Let’s take a closer look at some effects. Take the first, b/w. It will drain your image of all color. That in itself can already help to bring the message of your photo across. But when you use color filters, the corresponding colors of the image will be enhanced, even in b/w mode and you can achieve some amazing changes.
When you get to Center Focus, you might ask yourself: what is the difference between this effect and tilt-shift? After all, they both blur parts of the image. With Center Focus, you blur everything outside the defined space evenly. You can also add a vignette (darkening towards the photo edges) to strengthen the effect.
But as is quite obvious, you just blurred parts of the image to focus the attention on another part. With Tilt Shift, you try to change the perspective. If applied correctly (and my example image sucks here because it doesn’t have that much stuff to show it properly) things may appear further away or smaller/bigger than they really are. To properly set the effect, Snapseed offers amazingly detailed adjustment settings right on the image.
As for the other effects, they work pretty much as the others. You have presets to apply changes quickly or your can give the effect your own touch via the sliders.
Be aware that you always have to hit the Apply button on the lower left of the adjustment pane to actually have the effect stick to the image. You can also opt out of the changes by simply hitting the cancel button and return to the overview pane.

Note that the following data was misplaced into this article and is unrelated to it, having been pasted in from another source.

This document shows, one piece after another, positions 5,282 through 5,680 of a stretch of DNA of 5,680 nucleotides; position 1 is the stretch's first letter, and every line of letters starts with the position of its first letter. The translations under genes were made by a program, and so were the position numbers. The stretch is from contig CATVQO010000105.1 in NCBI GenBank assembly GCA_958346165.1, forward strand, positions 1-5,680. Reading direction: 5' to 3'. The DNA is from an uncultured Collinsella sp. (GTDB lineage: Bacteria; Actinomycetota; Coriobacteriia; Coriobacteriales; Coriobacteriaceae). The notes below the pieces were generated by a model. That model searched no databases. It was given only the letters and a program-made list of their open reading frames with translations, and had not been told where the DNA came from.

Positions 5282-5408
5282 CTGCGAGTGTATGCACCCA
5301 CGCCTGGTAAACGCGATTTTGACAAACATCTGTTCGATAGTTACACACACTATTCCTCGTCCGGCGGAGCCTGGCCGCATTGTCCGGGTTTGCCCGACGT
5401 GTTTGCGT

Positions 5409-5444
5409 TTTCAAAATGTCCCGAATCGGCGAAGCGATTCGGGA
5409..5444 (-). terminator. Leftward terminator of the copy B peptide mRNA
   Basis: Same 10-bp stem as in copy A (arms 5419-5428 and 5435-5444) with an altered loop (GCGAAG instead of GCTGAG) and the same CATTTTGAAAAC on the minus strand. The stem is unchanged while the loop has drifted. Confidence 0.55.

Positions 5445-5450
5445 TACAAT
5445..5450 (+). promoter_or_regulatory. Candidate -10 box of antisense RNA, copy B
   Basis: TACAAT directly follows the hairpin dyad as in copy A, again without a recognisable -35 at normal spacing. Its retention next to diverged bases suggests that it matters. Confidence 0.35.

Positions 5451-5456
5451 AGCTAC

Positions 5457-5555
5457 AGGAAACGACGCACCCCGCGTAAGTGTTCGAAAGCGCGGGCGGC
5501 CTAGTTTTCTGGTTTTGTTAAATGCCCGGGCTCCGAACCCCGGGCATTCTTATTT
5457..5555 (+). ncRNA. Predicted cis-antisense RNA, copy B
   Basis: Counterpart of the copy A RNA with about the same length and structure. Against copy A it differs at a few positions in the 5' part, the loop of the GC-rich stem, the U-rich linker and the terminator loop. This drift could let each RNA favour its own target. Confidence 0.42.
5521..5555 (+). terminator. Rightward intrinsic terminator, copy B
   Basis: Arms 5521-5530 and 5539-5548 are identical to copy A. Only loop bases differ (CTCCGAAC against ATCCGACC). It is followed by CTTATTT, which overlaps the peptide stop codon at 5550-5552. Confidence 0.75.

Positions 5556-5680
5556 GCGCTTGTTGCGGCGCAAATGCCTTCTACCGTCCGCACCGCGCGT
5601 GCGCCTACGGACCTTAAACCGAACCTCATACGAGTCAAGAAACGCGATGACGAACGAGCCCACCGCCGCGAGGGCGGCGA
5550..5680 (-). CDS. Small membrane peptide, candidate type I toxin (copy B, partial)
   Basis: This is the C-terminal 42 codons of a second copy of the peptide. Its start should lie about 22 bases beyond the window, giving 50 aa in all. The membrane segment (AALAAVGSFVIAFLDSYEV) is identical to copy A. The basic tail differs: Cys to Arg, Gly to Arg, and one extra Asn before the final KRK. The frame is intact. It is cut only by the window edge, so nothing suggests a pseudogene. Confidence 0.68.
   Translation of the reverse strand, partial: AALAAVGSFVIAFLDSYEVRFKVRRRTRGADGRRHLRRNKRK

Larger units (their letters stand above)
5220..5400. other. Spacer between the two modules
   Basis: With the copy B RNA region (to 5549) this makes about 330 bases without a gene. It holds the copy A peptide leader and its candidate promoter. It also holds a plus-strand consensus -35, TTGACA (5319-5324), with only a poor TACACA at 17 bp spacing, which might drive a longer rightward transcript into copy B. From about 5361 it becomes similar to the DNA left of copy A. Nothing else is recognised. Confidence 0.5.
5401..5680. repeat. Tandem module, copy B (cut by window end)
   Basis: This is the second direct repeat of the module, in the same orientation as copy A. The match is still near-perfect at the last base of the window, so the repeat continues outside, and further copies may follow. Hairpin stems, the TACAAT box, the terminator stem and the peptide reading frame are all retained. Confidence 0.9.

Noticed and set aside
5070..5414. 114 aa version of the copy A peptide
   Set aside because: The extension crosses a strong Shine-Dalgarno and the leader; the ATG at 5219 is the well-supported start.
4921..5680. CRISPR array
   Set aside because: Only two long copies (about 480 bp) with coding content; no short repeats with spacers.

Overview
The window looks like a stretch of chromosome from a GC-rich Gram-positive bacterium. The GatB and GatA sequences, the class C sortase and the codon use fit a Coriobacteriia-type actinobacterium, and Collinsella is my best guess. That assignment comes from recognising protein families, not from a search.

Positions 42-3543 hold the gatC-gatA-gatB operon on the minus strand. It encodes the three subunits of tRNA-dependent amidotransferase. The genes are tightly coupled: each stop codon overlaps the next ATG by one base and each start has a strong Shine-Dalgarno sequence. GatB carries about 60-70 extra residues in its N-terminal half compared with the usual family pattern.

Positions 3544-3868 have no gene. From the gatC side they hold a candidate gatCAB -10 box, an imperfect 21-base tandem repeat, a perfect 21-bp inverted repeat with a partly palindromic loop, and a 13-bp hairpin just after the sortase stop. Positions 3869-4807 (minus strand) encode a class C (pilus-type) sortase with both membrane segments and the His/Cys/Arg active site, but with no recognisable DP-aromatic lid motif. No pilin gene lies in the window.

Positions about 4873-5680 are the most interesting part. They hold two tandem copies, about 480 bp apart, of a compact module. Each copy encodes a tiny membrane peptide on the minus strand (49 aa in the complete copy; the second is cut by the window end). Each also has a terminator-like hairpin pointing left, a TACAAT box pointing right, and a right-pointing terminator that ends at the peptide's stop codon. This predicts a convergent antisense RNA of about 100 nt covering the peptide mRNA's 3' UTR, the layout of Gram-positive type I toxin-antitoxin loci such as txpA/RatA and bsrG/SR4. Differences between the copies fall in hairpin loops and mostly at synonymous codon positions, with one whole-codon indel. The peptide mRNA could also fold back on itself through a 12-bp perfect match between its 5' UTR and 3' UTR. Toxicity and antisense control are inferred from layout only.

Once you’re done with everything, you can either save the image as a .jpg file, export it directly to iPhoto or share it via multiple options.
Usability – Good But Without Gestures
Being a huge fan of Snapseed, especially on the iPad, I enjoyed the same interface as on the mobile app. It makes it much easier to find stuff when you already know where it is (and it doesn’t get confusing when you switch between devices).
And while making adjustments is really easy and comfortable, I wish Snapseed for Mac would allow for gesture based input. For example, when utilizing the power of the control points in the Tune Image section or adjusting the size of an effect in many of the other options, I wish I could just pinch and zoom on my Wacom tablet (or on a track pad, for those who have one available). That, in my eyes, was the incredible strength of Snapseed – that I could manipulate the image with my fingers directly on the image instead of having to go through sliders and other controls outside of the image.
That doesn’t mean that the current mode of control isn’t good. By all means, it’s easy, fast and gets the work done perfectly. But it would really have rocked if the Mac app would have allowed for the same “touch” controls as the mobile app.
My criticism above should be seen just as that: a user’s wish for future improvements. And I think the only people that will come up with that wish are avid users of the mobile app. But no matter if you are new to Snapseed or an experienced user, it delivers. It’s clearly structured, effects are easily applied and cover a wide range. It’s certainly more than iPhoto, which is shipped with every Mac, offers you.
Snapseed is not going to compete with Pixelmator or Photoshop, but it’s not aimed at those users. Snapseed is for the casual user who wants to spruce up their photos without the hassle of any learning curve at all and who are on a budget. If you are in that category, give Snapseed a try.